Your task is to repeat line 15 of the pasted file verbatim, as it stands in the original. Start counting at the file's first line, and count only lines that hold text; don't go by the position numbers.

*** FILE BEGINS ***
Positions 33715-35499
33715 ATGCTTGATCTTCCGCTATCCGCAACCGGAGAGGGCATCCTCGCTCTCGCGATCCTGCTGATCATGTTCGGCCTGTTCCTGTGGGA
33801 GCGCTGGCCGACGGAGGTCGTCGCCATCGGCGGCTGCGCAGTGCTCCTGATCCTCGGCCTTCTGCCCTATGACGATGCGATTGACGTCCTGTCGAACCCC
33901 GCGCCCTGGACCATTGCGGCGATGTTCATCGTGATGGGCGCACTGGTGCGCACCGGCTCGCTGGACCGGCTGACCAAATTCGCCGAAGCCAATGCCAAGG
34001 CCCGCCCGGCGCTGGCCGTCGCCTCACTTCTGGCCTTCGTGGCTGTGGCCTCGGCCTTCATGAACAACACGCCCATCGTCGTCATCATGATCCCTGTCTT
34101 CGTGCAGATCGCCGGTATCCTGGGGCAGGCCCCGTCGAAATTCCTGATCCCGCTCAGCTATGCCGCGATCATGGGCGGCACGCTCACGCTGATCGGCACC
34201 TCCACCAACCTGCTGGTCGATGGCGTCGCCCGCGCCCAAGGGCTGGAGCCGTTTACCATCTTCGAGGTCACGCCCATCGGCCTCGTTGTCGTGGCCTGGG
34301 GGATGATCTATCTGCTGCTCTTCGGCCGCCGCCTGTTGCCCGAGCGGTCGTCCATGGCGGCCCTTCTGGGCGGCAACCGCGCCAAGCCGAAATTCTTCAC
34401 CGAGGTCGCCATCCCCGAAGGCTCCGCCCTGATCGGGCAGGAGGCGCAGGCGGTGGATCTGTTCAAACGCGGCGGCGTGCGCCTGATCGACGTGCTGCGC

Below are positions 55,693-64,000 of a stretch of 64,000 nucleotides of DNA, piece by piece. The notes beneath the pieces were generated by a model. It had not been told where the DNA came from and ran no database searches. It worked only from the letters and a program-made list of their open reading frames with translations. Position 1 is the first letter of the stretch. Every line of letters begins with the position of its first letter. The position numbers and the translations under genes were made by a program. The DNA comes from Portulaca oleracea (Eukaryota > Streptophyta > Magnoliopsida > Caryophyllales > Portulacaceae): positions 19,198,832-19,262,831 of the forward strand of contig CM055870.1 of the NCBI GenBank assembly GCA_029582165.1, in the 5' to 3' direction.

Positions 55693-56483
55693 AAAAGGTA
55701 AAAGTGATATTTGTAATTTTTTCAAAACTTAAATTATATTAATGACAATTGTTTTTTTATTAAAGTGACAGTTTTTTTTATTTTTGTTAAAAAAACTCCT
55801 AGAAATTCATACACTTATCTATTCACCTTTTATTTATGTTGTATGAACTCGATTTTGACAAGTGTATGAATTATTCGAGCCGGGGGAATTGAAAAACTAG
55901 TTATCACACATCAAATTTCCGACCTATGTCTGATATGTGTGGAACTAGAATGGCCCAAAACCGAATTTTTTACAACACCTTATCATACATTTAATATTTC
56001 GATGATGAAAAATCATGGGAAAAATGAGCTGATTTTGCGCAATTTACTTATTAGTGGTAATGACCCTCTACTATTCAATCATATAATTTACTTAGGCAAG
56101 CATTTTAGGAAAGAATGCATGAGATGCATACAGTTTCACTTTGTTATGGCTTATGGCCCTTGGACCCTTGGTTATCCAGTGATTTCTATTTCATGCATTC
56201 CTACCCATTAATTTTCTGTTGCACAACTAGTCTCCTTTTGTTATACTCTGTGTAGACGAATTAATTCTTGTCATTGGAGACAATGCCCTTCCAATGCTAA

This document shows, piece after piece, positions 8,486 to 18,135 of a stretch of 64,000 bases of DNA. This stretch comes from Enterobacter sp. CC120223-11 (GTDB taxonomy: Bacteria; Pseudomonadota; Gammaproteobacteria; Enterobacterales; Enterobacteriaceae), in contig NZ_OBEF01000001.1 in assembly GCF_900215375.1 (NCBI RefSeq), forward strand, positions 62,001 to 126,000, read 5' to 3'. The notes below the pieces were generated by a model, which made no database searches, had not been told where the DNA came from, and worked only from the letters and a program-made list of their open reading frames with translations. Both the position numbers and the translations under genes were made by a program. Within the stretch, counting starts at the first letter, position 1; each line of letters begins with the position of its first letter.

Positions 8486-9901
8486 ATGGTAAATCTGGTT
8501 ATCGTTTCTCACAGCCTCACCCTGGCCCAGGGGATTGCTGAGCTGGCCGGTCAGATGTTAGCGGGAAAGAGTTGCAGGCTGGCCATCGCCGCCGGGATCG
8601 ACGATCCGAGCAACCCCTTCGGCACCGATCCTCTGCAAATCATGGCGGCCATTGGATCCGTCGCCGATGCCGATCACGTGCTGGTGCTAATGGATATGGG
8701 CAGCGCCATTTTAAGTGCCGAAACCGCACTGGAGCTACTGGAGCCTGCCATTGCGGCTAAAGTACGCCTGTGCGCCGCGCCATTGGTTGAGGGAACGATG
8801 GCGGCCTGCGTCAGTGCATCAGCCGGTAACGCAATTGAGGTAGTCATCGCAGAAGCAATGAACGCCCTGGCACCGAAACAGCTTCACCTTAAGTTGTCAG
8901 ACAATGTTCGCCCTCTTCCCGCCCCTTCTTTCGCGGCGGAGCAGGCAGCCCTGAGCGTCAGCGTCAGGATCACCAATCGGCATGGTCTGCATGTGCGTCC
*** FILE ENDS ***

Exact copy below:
55901 TTATCACACATCAAATTTCCGACCTATGTCTGATATGTGTGGAACTAGAATGGCCCAAAACCGAATTTTTTACAACACCTTATCATACATTTAATATTTC